Opinion: NCAA athletes shift balance of power

Matt Poe

For decades now, universities have held the balance of power over their respective student athletes. This may not be the case anymore and years from now, we could look back on the events that transpired at the University of Missouri as a tipping point.

Missouri president Tim Wolfe resigned this past week after a strike by more than 30 members of the university’s football team. Most of the athletes were African-American and the call to action came as a result due to “his negligence toward marginalized students’ experiences.” Players, with support from the coaching staff, threatened to sit out their Nov. 14 contest against Brigham Young University, which would have resulted in $1 million of compensation for the forfeit.

There are a few incidents that led players and students to strike. A swastika written in feces was found in one of the residence hall bathrooms. The student body president proclaimed he was called the n-word, and African-American students rehearsing a school play also stated racial and derogatory terms were yelled at them during the play.

Students pay thousands of dollars to attend college and deserve the right to feel respected by administration and peers.

These issues far outweigh anything that may happen on the football field. However, there are other layers to this story that pertain to the sports world and those developments are significant.

Major universities, like Missouri, earn millions of dollars off of its student-athletes in ticket sales, memorabilia, television ratings and much more.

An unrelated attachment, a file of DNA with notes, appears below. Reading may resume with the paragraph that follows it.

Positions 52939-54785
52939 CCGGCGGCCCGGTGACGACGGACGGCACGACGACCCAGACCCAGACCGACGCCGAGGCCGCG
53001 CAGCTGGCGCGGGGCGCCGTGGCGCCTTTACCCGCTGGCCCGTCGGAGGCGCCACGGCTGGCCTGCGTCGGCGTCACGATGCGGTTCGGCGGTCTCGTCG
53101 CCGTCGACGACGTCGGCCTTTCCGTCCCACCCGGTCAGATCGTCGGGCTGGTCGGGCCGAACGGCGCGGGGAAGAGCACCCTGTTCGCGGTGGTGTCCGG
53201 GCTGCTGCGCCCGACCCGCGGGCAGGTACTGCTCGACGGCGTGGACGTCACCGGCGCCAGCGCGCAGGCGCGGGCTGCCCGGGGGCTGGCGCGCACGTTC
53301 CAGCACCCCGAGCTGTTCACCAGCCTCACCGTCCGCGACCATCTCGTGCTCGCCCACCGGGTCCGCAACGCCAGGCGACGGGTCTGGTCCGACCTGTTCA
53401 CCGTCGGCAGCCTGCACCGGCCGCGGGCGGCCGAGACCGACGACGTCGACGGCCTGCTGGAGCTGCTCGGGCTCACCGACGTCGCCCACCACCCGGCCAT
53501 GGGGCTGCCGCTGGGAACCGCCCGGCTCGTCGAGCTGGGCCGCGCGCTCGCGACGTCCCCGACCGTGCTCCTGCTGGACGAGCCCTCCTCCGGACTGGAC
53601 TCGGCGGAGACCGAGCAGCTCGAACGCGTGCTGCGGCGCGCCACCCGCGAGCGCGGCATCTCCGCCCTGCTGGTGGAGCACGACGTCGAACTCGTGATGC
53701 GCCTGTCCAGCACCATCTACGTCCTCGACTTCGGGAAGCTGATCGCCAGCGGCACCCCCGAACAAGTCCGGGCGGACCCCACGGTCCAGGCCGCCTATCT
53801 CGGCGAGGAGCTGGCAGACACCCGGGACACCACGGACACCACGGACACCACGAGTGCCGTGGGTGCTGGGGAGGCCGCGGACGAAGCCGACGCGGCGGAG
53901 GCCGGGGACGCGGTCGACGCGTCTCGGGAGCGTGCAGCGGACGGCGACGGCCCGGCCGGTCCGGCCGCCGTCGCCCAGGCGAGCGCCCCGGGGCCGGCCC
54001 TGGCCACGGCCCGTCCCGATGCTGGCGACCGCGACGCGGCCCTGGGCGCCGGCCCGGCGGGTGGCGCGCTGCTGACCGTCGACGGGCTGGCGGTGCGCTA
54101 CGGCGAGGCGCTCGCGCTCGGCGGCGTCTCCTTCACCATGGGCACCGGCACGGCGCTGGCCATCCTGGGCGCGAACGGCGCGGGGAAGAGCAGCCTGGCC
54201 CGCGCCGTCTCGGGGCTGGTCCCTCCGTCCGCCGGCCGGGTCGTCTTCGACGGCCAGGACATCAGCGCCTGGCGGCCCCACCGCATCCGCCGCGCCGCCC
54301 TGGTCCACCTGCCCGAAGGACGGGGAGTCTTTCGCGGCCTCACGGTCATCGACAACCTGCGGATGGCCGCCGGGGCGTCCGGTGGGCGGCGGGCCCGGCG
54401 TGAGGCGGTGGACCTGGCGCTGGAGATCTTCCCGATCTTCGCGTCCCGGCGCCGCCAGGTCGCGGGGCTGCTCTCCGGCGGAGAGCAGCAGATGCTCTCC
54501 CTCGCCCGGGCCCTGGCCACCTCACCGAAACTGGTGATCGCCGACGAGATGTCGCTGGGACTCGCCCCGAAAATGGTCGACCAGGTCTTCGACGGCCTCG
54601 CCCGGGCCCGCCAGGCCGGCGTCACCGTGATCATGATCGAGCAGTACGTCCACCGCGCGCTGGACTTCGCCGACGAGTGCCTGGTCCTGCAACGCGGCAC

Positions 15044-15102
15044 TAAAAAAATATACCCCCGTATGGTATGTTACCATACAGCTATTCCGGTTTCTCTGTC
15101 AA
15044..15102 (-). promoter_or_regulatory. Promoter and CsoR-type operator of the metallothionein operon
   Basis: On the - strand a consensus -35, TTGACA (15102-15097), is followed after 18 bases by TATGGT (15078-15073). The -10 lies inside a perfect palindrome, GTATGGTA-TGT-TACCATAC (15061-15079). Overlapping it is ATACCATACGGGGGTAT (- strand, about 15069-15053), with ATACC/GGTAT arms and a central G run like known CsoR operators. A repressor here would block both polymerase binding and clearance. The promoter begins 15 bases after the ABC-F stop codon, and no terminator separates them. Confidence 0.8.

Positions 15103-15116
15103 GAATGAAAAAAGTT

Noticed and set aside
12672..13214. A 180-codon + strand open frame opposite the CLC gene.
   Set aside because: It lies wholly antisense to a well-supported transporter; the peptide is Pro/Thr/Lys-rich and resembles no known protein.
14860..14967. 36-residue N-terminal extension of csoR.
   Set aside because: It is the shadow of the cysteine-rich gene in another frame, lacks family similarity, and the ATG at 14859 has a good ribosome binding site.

These same student athletes are forbidden to receive monetary compensation for their likeness being used by the universities, resulting in the boosters and alumni reaping hordes of money that the athletes (essentially workers for the university) never see. When they do receive some form of compensation, it is usually done by selling memorabilia, which is a major violation for the NCAA.

However, I have never been one for student athletes being paid. I fall back on the age-old statement “they receive a great education for free” argument because that is mostly true and their futures are not in playing professional sports.

Ninety-eight percent of college football players never go pro. Less than two percent of college basketball players make it to the NBA. Northwestern University football players threatened to strike and attempted to unionize for better benefits and it was ultimately shot down back in August.  

But the Missouri football team was not striking over monetary compensation. Rather, they initiated these protests over something of greater value: common decency and respect.

In a matter of days, the Missouri football team played a vital role seeing through the resignation of the university’s president and call for better protocol to end racial issues on campus. They did it by simply threatening not to suit up for a game.

Will it become precedent? I am not sure. They did, however, show a glimpse of the potential power these athletes truly have on their universities and there is no price tag for such a thing.

Contact Matt Poe at[email protected].